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The case for diaries

The case for diaries
Diary accounts humanize history. (Amanda Rolfe photo)
written by Janice Allen
January 18, 2013 12:00 pm
Diary accounts humanize history.  (Amanda Rolfe photo)

Diary accounts humanize history. (Amanda Rolfe photo)

It’s a rare moment of solitude in my apartment, the crisp winter sun streaming through the window above my desk and refracting through the steam rising from the coffee at my elbow. I’m indulging in one of my more meditative hobbies: filling the pages of my hand-written journal. It’s a practice I try to make space for daily. Even a few moments devoted to gliding pen across paper, reflecting on the previous day’s experience and my aspirations for the day to come, has a soothing impact on my mind. I have no doubt that diary-writing, like eating well, staying fit, and making time for family and friends, is valuable to maintaining my sense of well-being. Recently, though, I have begun to think that the private practice might also have value on a larger scale.

Diaries record a personal perspective on the events of a particular place and time, and therefore offer a unique contribution to the historical record. More engaging than simple facts, diaries capture a span of time from an individual vantage point. If the aim of studying our past is not just to memorize a string of milestones, but rather to understand the nuanced experience of human life, the diary is an invaluable historical record.

The directors of The Great Diary Project, based in the UK, agree. Following the belief that ‘diaries are among our most precious item of heritage,’ they strive to collect and preserve as many diaries as possible. The content of these journals are freely available to researchers or other interested readers. The aim is to capture, through a collection of individual perspectives, the essence of life in our current time.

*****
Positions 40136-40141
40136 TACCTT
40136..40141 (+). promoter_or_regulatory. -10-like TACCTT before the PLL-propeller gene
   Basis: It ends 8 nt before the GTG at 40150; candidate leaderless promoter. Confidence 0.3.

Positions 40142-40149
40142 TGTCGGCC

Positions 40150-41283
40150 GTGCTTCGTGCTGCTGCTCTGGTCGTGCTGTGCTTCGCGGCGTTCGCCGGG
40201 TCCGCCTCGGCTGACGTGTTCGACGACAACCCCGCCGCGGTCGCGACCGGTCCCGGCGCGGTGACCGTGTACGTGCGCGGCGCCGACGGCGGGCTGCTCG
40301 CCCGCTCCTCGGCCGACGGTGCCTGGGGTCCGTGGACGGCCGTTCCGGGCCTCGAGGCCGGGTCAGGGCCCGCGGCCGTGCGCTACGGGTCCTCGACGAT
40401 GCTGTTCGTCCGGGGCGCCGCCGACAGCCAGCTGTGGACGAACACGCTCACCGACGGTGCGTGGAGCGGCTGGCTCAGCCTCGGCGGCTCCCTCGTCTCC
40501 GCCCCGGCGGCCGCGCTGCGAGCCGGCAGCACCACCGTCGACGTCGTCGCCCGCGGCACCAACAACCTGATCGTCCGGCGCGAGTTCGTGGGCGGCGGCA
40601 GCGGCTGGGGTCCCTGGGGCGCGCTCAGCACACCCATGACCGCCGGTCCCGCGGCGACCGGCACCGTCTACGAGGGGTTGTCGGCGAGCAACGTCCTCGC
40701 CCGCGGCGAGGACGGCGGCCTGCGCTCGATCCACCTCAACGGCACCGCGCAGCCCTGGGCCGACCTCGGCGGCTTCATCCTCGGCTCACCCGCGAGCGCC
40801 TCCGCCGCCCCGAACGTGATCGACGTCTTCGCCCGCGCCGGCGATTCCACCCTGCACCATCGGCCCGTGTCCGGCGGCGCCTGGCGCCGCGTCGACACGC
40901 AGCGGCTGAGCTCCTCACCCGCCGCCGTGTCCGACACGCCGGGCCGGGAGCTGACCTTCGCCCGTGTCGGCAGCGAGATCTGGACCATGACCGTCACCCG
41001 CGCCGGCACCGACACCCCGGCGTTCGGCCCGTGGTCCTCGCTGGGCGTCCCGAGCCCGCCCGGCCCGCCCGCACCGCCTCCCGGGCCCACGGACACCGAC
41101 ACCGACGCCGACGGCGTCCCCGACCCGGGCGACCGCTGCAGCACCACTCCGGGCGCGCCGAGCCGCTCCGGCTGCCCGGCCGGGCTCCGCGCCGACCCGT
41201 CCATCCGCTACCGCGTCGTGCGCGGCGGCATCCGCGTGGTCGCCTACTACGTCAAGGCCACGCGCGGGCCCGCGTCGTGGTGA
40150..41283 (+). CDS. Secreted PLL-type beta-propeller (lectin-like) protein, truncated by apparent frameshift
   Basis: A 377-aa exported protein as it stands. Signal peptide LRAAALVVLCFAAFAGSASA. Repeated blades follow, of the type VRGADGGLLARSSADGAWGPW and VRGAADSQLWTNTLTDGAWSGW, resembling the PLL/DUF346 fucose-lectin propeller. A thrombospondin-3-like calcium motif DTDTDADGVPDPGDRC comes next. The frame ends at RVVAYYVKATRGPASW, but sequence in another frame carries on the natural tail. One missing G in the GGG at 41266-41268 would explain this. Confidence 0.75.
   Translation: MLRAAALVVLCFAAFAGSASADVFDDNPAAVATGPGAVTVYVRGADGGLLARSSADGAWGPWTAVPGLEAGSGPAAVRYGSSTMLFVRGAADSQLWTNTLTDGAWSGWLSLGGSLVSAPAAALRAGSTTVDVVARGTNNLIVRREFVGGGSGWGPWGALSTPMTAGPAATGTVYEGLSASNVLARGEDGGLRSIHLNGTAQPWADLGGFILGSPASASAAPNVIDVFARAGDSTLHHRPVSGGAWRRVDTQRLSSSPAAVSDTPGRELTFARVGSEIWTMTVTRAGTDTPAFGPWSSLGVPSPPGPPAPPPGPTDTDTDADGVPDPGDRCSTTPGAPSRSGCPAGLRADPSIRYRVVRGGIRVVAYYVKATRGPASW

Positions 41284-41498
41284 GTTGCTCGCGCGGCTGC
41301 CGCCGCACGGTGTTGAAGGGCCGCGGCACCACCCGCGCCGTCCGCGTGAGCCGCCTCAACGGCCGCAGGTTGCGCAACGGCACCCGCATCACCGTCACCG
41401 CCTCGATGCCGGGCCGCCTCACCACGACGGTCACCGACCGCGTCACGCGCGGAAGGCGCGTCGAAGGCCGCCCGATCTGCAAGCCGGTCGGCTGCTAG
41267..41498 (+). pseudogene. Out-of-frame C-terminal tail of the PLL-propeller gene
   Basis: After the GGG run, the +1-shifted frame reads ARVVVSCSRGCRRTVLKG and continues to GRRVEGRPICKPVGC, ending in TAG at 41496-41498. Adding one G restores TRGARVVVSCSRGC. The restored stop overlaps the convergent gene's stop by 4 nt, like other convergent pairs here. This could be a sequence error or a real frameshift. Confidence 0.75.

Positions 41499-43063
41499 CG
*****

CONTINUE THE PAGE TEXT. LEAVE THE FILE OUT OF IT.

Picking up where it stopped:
Still, with a few notable exceptions (Anne Frank’s The Diary of a Young Girl springs to mind) using diaries to convey an historical viewpoint is not common practice. Diaries may be less accurate than formal texts, especially if written by those untrained in history or academic record keeping. It’s also reasonable to argue that a single personal story is biased (though a collection of journals covering the same time and place might resolve this issue). Perhaps the strongest aversion to sharing diaries stems from their typically private nature. When considering journals written long ago, however, the intimate insight that follows from reading another person’s diary provides a sense of connection with history.

Is our experience as individuals more accurately preserved by a recitation of the events of our lives or by our own immediate perceptions of them? By incorporating diaries into the historical record, we stand to preserve the human experience. Diaries flesh out an objective overview of facts with a collection of perspectives that will conserve the individuality of that experience.

Would you donate your diary to posterity? It’s a question to ponder, perhaps during my next session of writing by the window.

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